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I'm writing an essay for a grad school application detailing my unique characteristics as an individual. I am leaning towards words & phrases like "thirst for knowledge" and "earnest curiosity". I feel these phrases are underselling this attribute though - I feel so genuinely interested and invested in how things work and how people think, and thus how others perceive stimuli in comparison to my response.

Is there a word for this constant absorption of external data in order to think critically and formulate theories for why the world works?

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    Then, how about "inquisitiveness?" dictionary.reference.com/browse/inquisitive – Elian Oct 26 '15 at 17:59
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    Just keep in mind that there is a target audience for your description. You're not going to win any points if you use a word that the reader is going to have to look up in a dictionary because it is so obscure. – mfoy_ Oct 26 '15 at 19:29
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    I've read a lot of applications, and I wouldn't be impressed by an obscure word. I'd be more impressed by a concrete example. – ab2 Oct 26 '15 at 20:39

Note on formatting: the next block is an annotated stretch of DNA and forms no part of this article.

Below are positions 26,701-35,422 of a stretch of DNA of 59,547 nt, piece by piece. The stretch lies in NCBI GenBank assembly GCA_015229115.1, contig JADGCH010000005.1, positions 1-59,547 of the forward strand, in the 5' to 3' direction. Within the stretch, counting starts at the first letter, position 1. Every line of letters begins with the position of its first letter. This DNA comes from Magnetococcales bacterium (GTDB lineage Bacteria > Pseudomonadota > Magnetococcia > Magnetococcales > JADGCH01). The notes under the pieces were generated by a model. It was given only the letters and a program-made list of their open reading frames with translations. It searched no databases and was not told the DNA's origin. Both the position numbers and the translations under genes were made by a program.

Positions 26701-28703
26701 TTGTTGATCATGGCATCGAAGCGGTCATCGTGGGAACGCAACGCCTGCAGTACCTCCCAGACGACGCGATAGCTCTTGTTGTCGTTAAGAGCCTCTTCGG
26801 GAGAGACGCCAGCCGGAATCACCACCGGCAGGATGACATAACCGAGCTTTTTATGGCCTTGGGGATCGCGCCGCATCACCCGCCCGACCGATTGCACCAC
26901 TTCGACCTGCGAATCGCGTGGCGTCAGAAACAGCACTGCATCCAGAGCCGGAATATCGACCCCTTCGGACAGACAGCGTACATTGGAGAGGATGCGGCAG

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    "Thirst for knowledge" is fine, it sounds less pompous than polymath, or philomathy that's for sure. It is not an attribute to award oneself, and definitely not before your mid-twenties. However, "thirst for knowledge" is a bit cliché IMO, you are better off detailing your list of interests, your achievements, courses you have attended and the different societies or clubs (art, sport, etc.) you are a member of. If you haven't done any of these things, then don't mention your lust or thirst for knowledge. Ah, there is eclectic —an excellent and still trendy word. – Mari-Lou A Oct 27 '15 at 1:24
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    I have to admit your question has been asked before but not with the caveat that it has to be used in grad school application, and that it is attributed to yourself. Please don't call yourself a polymath, it smacks of presumption, unless you happen to be the reincarnation of Leonardo da Vinci :) – Mari-Lou A Oct 27 '15 at 1:33
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There is the term philomathy that conveys a meaning similar to the one you are looking for:

  • an enjoyment of and passion for learning new facts and acquiring new knowledge

(Collins)

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I'm not sure it would work in a grad school essay, but epistemophilia is rather strong in its meaning.

love of knowledge; specifically : excessive striving for or preoccupation with knowledge

Merriam Webster

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    Yeah, it is strong. Sounds almost like a disease name to me :) – A.P. Oct 26 '15 at 19:55

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